The important things
Randy Pausch, was a man who lived his life to the full in many ways. You can read about his amazing story here. He is most famous for his "Last Lecture" speech which went viral in the time before he died. However, there is another speech he gave a graduation speech at Carnegie Mellon University that I always go back to when I am low in spirits. Here are some excerpts from the speech that give me hope in times of difficult. But before that I feel like I have to say, I think there is both light and darkness within every one of us. Some days, it's harder to fight the darkness to see the light, some days it's nearly impossible. Light and darkness are abstract concepts, but sometimes there are no words for the sadness and anxiety that consumes us. But I choose to believe, every day, that the world is a beautiful place, even if I can't see it right now, and I must fight the darkness because better things are ahead of me. It is hard to see strength in a world where vulnerability is equated with weakness. In the past year, I've tried to live as vulnerably as possible, with my heart on my sleeve. Not everybody understands this choice, and there is nothing wrong with that. I have lost friendships and perhaps inadvertently upset some people, for which I am truly sorry. But my solace comes from knowing that I have tried to live in way such that I have been authentic as possible in my actions, choices and interactions with people. Pain and an excruciating sense of fear is an unavoidable byproduct of this choice. But we're doing our best.
" We don’t beat the reaper by living longer. We beat the Reaper by living well and living fully, for the Reaper will come for all of us. The question is what we will do between the time we’re born and the time he shows up, because when he shows up it’s too late to do all the things that you always want to kind of get around to."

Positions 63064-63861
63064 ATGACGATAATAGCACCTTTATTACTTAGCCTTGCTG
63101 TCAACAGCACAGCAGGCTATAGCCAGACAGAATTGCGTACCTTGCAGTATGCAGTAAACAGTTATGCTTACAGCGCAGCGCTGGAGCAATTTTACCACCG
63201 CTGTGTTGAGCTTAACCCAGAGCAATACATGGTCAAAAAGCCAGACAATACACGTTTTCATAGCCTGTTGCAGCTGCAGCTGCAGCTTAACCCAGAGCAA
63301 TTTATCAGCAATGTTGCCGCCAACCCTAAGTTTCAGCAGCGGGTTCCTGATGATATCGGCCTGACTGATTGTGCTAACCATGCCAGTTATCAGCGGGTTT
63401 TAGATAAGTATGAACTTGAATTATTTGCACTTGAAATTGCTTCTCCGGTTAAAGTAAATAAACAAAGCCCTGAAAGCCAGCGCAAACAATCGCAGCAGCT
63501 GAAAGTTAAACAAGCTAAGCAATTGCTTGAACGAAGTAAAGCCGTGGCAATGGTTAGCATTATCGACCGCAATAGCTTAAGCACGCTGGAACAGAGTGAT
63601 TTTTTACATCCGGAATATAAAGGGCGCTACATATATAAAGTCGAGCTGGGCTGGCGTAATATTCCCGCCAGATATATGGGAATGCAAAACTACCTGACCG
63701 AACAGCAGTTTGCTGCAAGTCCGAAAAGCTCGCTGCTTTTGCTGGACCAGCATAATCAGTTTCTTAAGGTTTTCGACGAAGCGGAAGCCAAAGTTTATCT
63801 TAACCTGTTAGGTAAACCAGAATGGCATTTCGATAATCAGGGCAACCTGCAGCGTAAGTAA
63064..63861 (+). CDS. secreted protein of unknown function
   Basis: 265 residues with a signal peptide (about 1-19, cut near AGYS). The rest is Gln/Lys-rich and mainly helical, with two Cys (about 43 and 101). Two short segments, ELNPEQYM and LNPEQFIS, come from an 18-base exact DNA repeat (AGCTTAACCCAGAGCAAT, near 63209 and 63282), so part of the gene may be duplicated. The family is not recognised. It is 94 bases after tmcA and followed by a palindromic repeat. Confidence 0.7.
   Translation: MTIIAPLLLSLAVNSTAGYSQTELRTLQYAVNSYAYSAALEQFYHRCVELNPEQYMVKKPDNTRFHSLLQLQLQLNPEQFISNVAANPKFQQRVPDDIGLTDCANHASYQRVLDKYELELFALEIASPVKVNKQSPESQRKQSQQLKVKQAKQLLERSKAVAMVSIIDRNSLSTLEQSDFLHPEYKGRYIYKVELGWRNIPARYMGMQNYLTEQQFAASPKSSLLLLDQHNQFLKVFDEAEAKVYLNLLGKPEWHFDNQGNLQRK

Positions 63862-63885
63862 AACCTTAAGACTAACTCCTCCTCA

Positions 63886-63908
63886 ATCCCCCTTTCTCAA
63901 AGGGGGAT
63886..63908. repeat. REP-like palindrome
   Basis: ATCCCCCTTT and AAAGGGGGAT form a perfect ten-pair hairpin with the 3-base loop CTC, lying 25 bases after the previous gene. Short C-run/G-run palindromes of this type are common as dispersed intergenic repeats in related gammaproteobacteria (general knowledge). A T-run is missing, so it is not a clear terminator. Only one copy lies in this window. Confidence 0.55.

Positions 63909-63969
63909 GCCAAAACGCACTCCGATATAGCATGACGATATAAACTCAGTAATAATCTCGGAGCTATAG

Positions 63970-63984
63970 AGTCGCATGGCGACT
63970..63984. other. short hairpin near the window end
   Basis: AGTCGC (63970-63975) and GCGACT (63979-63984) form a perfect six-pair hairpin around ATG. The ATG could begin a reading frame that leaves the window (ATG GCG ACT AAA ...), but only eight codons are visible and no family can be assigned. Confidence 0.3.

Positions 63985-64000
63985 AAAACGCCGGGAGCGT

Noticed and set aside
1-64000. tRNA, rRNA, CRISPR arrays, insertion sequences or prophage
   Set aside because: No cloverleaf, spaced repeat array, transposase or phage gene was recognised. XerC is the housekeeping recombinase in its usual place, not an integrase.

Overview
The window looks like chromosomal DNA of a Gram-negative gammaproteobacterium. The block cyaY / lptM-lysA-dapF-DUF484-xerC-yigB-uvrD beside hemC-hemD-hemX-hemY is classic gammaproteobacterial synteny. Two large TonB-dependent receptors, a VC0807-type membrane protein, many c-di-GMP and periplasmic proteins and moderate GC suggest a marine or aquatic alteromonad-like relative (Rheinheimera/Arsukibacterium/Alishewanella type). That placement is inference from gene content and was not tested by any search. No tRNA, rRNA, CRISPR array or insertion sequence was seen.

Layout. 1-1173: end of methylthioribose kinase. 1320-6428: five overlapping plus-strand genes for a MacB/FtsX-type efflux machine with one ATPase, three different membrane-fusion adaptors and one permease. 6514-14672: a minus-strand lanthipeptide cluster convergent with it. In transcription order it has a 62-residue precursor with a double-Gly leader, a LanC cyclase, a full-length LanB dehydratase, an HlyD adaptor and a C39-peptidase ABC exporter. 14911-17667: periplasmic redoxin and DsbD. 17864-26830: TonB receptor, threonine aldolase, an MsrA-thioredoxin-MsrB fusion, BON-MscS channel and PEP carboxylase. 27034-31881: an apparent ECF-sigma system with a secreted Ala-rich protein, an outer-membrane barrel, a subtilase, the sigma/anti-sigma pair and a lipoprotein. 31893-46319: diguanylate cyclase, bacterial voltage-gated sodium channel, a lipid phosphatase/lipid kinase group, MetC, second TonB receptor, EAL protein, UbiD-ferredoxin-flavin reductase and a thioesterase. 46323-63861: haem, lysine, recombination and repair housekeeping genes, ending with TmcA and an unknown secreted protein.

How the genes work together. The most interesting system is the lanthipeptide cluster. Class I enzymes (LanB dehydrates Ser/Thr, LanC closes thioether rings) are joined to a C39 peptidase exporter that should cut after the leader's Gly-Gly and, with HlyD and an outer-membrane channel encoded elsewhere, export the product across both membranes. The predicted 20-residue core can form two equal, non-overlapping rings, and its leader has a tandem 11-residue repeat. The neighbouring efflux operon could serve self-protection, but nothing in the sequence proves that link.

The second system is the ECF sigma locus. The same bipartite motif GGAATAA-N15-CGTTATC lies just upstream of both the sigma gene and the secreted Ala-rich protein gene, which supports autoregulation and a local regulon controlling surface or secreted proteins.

"I think the only advice I can give you on how to live your life well is first off remember, it’s a cliché but I love clichés, it is not the things we do in live that we regret on our deathbed. It is the things we do not. I assure you I’ve done a lot of really stupid things and none of them bother me. All of the mistakes and all of the dopey things and all of the times I was embarrassed, they don’t matter. What matters is that I can look back and say pretty much anytime I got a chance to do something cool I tried to grab for it. That’s where my solace comes from."
"The second thing that I would add to that and I didn’t coordinate on the subject of this word, but I think it’s the right word that comes up, is passion. You will need to find your passion. Many of you have already done it. Many of you will later. Many of you may take until your 30’s or 40’s but don’t give up on finding it because then all you’re doing is waiting on the Reaper. Find your passion and follow it. If there is anything I have learned in my life you will not find that passion in things and you will not find that passion in money because the more things and the more money you have the more you will just look around and use that as the metric and there will always be someone with more."
"Your passion must come from the things that fill you from the inside. Honors and awards are nice things but only to the extent that they regard the real respect from your peers. To be thought well of by other people that you think even more highly of is a tremendous honor that I’ve been granted."
"Find your passion, and in my experience, no matter what you do at work or what you do in official settings that passion will be grounded in people. It will be grounded in the relationships you have with people and what they think of you when your time comes. If you can gain the respect of those around you and the passion and the true love, and I’ve said this before, I waited until 39 to get married because I had to wait that long to find someone whose happiness was more important than mine. If nothing else I hope that all of you can find that kind of passion and that kind of love in your life. Thank you."